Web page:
Though they may not be actively engaged in combat, Army recruiters have one of the toughest jobs in the military. In 2018, US Army recruiters were tasked with enlisting 70k new recruits by the end of the fiscal year. With the Pentagon working to boost the number of active service personnel to 500k by 2024—a five percent increase over current numbers—these quotas are will only increase in the coming years.
With unemployment at record lows, the US Army has revamped many of its traditional recruiting practices in order to hit these ambitious goals. Many of these same strategies can also be useful to recruiters hiring in the private sector, as the current talent shortage affecting industries from tech to healthcare present similar challenges. Here are four Army recruiting strategies that civilian recruiters can learn from.
1. Proactively Recruit through Community Engagement
Sergeant First Class Duggan Myron has a saying: “First contact, first contract.” It’s no secret that high schools are one of the top sourcing-channels for military recruiters, but Myron takes a more proactive approach to finding potential recruits. He contacts faculty, teachers, and guidance counselors ahead of the school year to build rapport, creating channels of communication so that students who have questions about joining the service, or perhaps need career advice, are directed to recruiters for more information.
An effective method for recruiters—military or otherwise—to reach the people they want to hire is by being actively involved in their communities. For Army recruiters, this means participating in community events, sports games, and school functions to demonstrate they aren’t simply robots looking to fill quotas. Perhaps your company would consider sponsoring a youth sports team, or throwing a block party.
Communities aren’t always geographical; it’s about identifying the places where your ideal hires come together—online forums or networks, colleges, professional groups—and nurturing them. CRM solutions top the list of 2019’s best recruiting tools for enhancing sourcing so that recruiters can attract and hire great talent ahead of demand.
2. Sell Your Organization’s Purpose
After the US Army switched over to a volunteer model in the wake of the Project VOLAR during the 1970s, they began promoting careers within the military. They currently offer 150 different career paths in fields like engineering, law, and medical, as well as unique roles like band officer or culinary specialist. For many, enlisting in the Army is a way to learn vocational skills, travel, and earn a steady income not available elsewhere.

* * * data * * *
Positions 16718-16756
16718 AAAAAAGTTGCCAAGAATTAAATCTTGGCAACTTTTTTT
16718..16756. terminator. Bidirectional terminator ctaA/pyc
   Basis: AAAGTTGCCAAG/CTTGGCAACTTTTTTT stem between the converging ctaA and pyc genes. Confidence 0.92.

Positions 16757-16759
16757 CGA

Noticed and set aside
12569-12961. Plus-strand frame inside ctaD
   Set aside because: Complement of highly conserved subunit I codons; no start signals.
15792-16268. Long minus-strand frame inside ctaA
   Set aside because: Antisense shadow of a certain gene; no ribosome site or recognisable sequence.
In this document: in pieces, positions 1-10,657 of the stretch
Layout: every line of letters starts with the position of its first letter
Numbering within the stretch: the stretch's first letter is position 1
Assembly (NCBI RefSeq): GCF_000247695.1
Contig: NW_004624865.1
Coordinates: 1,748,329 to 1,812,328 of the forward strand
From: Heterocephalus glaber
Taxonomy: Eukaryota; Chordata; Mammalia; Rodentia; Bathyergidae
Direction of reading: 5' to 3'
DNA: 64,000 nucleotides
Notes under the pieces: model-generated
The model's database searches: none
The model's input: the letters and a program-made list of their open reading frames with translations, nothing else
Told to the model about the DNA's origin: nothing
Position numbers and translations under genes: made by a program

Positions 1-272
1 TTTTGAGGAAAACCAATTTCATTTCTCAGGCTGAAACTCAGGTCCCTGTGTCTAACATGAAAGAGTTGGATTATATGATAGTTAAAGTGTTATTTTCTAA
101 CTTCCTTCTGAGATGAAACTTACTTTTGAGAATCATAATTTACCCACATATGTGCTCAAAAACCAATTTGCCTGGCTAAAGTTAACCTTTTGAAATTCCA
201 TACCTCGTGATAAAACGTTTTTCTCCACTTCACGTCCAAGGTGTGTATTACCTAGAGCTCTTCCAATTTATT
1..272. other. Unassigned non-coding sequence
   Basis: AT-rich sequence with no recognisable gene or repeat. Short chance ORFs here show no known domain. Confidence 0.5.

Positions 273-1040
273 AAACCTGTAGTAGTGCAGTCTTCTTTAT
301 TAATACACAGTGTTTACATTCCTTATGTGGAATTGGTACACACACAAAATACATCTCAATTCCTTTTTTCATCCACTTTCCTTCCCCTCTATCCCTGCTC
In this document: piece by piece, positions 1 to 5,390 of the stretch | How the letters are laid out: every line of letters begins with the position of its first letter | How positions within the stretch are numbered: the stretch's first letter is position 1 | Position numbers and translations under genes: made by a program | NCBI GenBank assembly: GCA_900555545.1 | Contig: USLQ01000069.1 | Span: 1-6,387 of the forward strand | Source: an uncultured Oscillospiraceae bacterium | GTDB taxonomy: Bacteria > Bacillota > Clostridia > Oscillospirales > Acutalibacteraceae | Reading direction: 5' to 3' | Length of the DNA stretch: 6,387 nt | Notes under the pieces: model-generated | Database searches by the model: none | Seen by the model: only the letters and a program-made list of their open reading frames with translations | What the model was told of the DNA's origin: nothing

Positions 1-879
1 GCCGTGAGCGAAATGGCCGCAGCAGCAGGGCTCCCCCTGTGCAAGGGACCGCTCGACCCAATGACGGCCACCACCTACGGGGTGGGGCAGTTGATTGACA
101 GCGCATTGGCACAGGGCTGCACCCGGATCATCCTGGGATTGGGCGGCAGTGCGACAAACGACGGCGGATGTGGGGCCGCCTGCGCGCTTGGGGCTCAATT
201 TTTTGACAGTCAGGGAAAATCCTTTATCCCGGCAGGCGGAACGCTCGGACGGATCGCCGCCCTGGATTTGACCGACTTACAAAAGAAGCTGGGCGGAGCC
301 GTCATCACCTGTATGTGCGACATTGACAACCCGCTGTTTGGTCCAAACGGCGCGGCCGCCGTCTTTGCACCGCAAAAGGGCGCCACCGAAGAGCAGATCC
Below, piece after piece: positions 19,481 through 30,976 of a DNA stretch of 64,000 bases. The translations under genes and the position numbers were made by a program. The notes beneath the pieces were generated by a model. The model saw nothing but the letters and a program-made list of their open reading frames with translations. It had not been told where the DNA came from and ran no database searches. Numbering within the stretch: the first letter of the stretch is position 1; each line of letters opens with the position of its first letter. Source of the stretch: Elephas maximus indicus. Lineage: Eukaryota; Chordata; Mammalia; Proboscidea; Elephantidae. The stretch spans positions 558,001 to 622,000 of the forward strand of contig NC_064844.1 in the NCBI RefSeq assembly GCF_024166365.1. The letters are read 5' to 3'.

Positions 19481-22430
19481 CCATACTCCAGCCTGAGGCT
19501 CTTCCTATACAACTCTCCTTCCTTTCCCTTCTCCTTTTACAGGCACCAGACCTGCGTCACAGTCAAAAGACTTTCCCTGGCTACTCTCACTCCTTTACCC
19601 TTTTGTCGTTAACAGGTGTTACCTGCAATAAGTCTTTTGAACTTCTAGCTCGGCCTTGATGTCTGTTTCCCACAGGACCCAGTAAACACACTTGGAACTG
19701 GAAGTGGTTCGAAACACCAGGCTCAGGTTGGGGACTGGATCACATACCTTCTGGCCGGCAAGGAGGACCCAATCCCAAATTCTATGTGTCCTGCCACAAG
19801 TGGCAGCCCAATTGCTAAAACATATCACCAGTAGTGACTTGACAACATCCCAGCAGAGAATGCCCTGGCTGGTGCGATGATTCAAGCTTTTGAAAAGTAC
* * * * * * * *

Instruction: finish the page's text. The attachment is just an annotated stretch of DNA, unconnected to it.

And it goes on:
When talking with potential recruits, Army recruiters spend time figuring out what motivates them, and how to tailor their message to best suit that. “You can’t just tell a recruit everything he or she wants to hear,” said Myron. “You’re more of a life coach.”
According to research from CECP, a coalition that promotes greater corporate social responsibility, organizations that care about social good retain employees 23 percent more than organizations who don’t. Greater employee retention means happier, more engaged, and more productive employees, with fewer open positions.
Get to know your candidates and find out what they want in their career path in order to best sell your organization’s benefits and purpose.
3. Be Honest and Upfront
“The best message to get through to somebody is harsh reality,” said Sergeant First Class Joshua Morrison, and with thousands of US troops currently deployed in conflict areas like Afghanistan, Iraq, and Syria, the Army doesn’t want disillusioned soldiers or early washouts to find out after they enlist that this isn’t the right career path for them.
Managing expectations is a daily routine for recruiters, and is hugely important when speaking to candidates. Today’s workers have fewer qualms about leaving a job if they feel the responsibilities or culture was misrepresented. In fact, 17 percent of employees quitwithin their first three months of starting a new job, eating up company time, resources, and creating a poor company image.
4. Focus on Recruitment Marketing that Truly Resonates
Gone are the days of patriotic Army posters featuring a sincere Uncle Sam pointing at the reader. At the time, the call to serve one’s country in times of war were enough to drive new enlistment, but that strategy doesn’t work with today’s recruits.
In 2015, the Army Marketing and Research Group partnered with McCann Worldgroup to roll out “the Army team” campaign. These 60-second, black-and-white commercials focused on the many aspects of service and sacrifice, while highlighting the virtues of enlisting. No longer focused on the individual, the language used in these ads is more inclusive and pluralistic, and has since established a major presence on social media through hashtag and veteran outreach efforts.
“Research has shown that Gen Z is all about making a difference,” said James Ortiz, director of marketing at the Army Marketing and Research Group, “a difference for family, for community, for their country, for the world.”
Today, the US Army is heavily invested in employer branding, and its efforts to reach recruits goes beyond simply pointing a finger. Modern companies who want to attract and hire the best talent need to find ways of presenting compelling messaging accompanied by a candidate-facing brand that showcases why their organization is where today’s candidates want to work.